Sexual Harassment in the Workplace: Accountability at the Top
Sexual harassment is a serious allegation and one that a company’s leadership cannot ignore, even if the alleged harasser is the founder of the organization. As many companies discover, the unfortunate truth is that a problem ignored only makes matters worse for both employees and leadership. There are steps that a company can take in order to protect its reputation by first providing protection for employees from harassment. Business leaders should pay attention and receive guidance from professionals if needed in order to ensure that they provide a safe workplace for those that help make the company a success. If preventing sexual harassment is not a priority for a company, it will likely soon find itself embroiled in expensive and often protracted litigation for an issue that never should have been.
Step One: Training
One mistake that is made by many companies that are still being strongly influenced by a founder (or group of founders) is to believe that they are infallible. As an omnipotent, all-knowing founder, these individuals are often treated as if they do not need training on what is and is not appropriate behavior in the workplace. Just as a strong personality is necessary to survive in the harsh landscape that is the modern business world, it is imperative that this personality is taught how to behave toward those who look to him or her for guidance.
Step Two: Follow Through
Training means nothing if those who do not abide by the rules are not held accountable. What is lost on many company leaders is that this rule must apply to all employees, regardless of their status or position. Any person who is accused of harassment must be treated to the same investigation as any other employee. This means that an actual investigation must take place and if necessary, punishment must follow. A full workplace investigation should include interviews of all relevant parties and witnesses, as well as a thorough review of any surveillance, documents, and other extrinsic evidence that is available. The investigation should be completed by an objective third party in order to show all employees that allegations are taken seriously and the outcome is credible.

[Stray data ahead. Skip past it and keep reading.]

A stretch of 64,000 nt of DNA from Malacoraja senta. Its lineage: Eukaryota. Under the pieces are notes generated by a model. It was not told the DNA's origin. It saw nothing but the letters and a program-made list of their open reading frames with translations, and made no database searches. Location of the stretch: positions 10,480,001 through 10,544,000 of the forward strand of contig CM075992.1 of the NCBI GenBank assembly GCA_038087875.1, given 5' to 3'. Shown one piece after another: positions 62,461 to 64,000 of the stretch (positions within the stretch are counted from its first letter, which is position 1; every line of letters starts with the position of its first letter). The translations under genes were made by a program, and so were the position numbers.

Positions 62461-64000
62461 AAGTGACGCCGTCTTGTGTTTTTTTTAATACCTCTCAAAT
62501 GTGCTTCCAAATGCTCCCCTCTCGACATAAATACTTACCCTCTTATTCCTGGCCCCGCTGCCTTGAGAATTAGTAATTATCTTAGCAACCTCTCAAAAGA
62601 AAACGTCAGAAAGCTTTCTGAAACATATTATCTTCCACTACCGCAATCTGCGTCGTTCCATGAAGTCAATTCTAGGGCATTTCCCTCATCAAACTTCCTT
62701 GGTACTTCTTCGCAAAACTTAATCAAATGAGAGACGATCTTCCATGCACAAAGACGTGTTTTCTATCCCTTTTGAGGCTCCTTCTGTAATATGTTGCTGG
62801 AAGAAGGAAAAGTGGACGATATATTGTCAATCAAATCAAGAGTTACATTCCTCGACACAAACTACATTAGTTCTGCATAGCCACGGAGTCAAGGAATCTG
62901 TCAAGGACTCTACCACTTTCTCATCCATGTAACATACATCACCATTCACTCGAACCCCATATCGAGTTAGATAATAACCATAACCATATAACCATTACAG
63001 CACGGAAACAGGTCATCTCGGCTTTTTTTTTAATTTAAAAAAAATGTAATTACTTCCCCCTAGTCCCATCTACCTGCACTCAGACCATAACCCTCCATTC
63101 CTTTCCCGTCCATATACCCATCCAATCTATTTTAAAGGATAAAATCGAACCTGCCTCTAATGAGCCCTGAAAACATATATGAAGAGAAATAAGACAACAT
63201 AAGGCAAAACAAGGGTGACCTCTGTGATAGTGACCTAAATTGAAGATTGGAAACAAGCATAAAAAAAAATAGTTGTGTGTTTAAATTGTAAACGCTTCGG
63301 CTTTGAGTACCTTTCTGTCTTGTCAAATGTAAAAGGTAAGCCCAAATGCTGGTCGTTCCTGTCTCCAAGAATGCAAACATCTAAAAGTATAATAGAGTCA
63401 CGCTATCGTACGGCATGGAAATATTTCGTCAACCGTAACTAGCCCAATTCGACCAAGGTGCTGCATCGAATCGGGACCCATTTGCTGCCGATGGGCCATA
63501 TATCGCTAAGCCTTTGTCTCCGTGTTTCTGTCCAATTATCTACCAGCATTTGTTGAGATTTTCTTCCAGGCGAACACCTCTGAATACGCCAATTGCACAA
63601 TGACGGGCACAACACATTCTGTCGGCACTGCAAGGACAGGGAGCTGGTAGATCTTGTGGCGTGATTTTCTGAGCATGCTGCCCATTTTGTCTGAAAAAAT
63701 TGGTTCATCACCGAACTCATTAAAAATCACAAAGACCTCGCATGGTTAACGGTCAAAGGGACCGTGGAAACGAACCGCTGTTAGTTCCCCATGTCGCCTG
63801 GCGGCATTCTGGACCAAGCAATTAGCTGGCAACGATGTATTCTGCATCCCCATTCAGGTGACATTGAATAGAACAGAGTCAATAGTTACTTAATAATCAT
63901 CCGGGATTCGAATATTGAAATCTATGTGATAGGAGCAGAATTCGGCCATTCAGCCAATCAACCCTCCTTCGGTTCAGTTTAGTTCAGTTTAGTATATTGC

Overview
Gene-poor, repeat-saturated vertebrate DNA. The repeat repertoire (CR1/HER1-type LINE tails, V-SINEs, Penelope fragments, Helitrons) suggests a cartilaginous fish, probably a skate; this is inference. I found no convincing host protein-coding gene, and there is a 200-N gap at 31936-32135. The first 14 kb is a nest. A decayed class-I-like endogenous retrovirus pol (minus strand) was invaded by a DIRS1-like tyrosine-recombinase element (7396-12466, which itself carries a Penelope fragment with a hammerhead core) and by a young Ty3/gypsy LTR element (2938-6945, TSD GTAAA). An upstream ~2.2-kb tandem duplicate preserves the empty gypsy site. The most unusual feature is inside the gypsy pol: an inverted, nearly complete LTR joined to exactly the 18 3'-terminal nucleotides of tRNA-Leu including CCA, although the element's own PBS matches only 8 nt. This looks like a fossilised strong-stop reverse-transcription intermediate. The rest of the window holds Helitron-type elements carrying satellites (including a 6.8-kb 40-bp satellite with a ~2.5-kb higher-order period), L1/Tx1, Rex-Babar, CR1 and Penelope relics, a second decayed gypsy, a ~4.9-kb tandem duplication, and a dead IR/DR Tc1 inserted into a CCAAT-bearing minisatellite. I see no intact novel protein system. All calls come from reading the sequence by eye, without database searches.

Step Three: Trust
In order for a company’s leadership to have the respect of its workforce, the employees must be able to trust that they will be allowed to come to work in a safe environment. They must be able to trust that inappropriate behavior will be rooted out and publicly made an example of so as to prevent further abuses in the future. Without this level of trust, employees are more likely to be distracted by a negative working environment and, when they have reached the end of their patience, seek redress from the court system and elsewhere.
Sexual harassment is a serious crime and one that only serves to rot an otherwise healthy company from within. If your company is facing allegations, or your leadership is in need of additional reminders of their responsibility toward employees, call the professionals at Garcia & Gurney today.